Typed Self-Applicable Meta-Programming

Type-correctness by type-checking

This work brings the benefits of static typechecking to self-interpreters, self-applicable partial evaluators, and other kinds of self-applicable metaprograms. A key result is that type-correctness properties -- that a self-interpreter preserves the type of the input program, that a program transformation changes the type in the expected way, etc -- are guaranteed simply by type-checking.


Objects on the head of a pin.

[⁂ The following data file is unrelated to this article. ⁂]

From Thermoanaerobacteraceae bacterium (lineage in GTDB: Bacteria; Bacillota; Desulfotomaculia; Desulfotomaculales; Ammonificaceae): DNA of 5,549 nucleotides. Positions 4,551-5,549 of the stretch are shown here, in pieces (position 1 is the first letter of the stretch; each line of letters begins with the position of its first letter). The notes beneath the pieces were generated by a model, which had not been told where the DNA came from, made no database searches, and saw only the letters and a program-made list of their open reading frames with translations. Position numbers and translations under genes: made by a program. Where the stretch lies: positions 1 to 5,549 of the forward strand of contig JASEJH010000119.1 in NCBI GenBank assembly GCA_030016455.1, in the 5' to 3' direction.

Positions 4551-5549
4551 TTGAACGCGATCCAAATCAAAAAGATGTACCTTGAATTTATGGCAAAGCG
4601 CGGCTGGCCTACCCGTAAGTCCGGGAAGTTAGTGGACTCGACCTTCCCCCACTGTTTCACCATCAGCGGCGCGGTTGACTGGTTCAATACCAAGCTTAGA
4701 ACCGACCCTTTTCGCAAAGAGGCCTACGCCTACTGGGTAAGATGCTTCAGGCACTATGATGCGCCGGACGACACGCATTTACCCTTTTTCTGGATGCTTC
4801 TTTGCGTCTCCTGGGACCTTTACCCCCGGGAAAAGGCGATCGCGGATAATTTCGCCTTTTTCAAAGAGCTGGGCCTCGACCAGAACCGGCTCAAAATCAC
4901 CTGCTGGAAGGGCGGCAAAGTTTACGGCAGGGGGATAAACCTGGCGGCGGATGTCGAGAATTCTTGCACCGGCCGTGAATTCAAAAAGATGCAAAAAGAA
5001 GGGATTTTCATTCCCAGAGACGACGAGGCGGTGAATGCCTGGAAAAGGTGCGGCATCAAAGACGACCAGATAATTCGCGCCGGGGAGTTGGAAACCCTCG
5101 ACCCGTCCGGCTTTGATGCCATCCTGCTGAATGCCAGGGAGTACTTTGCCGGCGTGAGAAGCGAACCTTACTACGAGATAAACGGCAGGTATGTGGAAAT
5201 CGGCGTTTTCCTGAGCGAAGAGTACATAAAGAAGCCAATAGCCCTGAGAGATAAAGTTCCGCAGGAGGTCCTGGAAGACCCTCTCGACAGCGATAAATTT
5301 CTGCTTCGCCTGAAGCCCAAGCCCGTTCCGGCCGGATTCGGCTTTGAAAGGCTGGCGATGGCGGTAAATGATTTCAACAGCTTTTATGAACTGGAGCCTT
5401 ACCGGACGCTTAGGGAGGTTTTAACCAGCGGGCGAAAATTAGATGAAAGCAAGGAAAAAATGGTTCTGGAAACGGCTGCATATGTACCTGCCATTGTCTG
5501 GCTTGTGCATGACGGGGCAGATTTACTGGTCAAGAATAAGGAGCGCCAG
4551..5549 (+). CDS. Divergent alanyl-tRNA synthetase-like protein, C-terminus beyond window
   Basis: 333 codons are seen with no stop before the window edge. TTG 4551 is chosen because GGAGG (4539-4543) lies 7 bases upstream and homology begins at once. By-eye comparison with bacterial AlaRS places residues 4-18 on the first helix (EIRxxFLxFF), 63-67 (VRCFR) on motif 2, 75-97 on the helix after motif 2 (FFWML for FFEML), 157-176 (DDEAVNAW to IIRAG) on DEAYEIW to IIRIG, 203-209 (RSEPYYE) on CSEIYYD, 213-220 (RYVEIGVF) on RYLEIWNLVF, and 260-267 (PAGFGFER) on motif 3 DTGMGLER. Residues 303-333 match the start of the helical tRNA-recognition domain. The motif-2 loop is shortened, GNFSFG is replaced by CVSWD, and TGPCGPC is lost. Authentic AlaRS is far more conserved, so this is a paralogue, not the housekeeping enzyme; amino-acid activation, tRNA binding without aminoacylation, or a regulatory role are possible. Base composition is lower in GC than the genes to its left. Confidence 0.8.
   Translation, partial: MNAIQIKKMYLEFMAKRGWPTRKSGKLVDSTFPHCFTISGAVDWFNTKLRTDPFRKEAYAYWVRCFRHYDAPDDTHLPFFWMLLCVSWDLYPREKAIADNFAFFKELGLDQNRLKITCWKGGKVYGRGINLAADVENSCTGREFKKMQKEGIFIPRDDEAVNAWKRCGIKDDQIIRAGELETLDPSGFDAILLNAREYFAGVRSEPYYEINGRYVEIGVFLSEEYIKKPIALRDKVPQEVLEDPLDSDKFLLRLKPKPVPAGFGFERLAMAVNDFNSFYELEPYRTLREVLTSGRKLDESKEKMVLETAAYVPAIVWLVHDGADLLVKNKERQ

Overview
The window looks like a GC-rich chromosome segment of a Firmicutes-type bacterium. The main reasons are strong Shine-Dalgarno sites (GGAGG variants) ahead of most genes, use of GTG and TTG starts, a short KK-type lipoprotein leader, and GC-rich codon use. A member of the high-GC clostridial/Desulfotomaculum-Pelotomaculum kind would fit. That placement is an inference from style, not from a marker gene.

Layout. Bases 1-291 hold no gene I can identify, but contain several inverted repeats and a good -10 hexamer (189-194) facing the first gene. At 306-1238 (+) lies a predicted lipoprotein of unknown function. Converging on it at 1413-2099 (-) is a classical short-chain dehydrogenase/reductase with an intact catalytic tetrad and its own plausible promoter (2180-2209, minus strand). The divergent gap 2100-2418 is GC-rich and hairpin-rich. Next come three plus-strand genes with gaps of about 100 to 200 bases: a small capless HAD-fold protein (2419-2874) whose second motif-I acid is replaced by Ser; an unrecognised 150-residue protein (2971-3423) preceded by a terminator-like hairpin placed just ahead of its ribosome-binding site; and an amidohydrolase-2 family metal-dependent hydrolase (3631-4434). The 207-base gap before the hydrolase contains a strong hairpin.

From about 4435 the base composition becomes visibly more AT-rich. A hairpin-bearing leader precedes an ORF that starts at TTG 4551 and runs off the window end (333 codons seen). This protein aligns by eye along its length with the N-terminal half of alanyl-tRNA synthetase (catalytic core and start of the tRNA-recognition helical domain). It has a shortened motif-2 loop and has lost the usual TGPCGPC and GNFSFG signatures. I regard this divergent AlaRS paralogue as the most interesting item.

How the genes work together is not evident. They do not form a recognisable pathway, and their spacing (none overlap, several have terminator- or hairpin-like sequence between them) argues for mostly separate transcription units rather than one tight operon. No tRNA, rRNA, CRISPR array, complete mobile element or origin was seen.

Virgil is a light-weight object-oriented programming language that is designed for building software for resource-constrained embedded systems at the lowest level. Microcontroller programmers can now develop complete software systems, including hardware drivers and OS services, in one language, without the need to resort to unsafe libraries or native code. Virgil also provides a whole-program compiler system that applies novel global optimization techniques to produce efficient machine code that runs directly on the hardware, without the need of a virtual machine or a language runtime system.